Ever since J.S. Bach's cello suites were rescued from gathering dust – boundless gratitude is due here to Pablo Casals, the first to record them back in 1936, for contributing to this – they have become a magnet for audiences all over the globe – and understandably so. Nowadays there is no denying that any cellist wanting to be taken seriously will, at some point, go on a pilgrimage to the Suites, usually never to leave again.
No autographed manuscript from Bach’s own hand survived, so we have had to make do with three manuscripts from his wife Anna Magdalena, Johann Peter Kellner and Johann Jacob Heinrich Westphal. None of these come without flaws, and neither do the incessant stream of editions that have followed. If room for interpretation exists intrinsically for any score, such room is significantly bigger for the Cello Suites.
Enter Natalia Gutman, nothing short of an interpreter in the broadest possible sense of this word. Sitting somewhere between her most renowned tutor, Mstislav Rostropovich, and Anner Bylsma, one of the first mavericks of the historically informed style, Gutman proposes a somewhat unusual hybrid interpretation. Some of her gestures remind us of Bylsma – her trademark holding of the bow far from the frog being an obvious trait. But she doesn’t go as far as the Dutch visionary, and instead makes her own choices and propositions.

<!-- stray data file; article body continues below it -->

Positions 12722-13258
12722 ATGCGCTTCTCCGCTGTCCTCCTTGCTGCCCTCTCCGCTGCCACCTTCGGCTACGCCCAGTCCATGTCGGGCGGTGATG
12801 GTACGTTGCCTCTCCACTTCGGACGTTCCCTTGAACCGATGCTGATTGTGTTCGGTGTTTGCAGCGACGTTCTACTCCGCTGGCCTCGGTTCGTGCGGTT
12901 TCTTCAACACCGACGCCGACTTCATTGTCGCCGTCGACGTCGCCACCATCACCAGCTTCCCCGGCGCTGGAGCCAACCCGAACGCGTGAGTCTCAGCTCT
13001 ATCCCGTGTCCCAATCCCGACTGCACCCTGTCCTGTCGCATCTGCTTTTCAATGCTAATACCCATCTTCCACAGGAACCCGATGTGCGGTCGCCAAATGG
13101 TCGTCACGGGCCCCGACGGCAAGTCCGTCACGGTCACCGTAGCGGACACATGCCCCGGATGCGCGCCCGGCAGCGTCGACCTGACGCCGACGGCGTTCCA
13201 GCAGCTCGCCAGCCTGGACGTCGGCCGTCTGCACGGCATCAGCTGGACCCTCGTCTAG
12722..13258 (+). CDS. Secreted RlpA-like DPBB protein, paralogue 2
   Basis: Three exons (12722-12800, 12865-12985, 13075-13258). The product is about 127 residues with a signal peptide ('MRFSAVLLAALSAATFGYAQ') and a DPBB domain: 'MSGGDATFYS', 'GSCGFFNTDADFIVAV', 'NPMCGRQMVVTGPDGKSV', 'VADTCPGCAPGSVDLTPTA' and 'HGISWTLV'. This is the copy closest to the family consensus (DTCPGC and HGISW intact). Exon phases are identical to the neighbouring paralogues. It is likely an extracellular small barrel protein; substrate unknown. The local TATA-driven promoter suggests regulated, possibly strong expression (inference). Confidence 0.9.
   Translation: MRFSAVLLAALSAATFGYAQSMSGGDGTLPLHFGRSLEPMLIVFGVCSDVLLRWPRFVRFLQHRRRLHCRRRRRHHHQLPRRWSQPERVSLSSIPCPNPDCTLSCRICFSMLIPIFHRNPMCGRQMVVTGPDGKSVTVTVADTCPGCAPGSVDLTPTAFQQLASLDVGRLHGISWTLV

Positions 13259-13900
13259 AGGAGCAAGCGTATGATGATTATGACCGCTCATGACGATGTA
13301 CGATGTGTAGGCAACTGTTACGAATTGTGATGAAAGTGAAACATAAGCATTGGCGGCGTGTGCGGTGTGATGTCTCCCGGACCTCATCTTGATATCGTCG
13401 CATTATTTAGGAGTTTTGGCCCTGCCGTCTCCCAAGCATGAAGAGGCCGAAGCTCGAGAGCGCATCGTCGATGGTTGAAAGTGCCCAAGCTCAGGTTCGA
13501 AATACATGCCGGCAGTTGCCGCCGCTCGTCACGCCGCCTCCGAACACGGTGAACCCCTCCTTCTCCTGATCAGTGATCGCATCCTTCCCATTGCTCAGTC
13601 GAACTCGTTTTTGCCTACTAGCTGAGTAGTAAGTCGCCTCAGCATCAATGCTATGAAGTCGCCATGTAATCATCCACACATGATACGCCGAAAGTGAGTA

The most noticeable and possibly controversial decision she makes has to do with the bowings, at times interestingly peculiar and at times slightly hampering of the natural flow of the music. The same ambivalence applies to the flexibility in the rhythm, uncovering yet new ways of understanding this music on occasions while overstepping the whimsical line on others. Still, there is much enjoyment to be had in hearing these familiar notes sounding slightly differently, like a language spoken with an unusual accent.
Judging by the packed hall, Natalia Gutman has not lost any appeal and continues to lure audiences to flock to listen to her.
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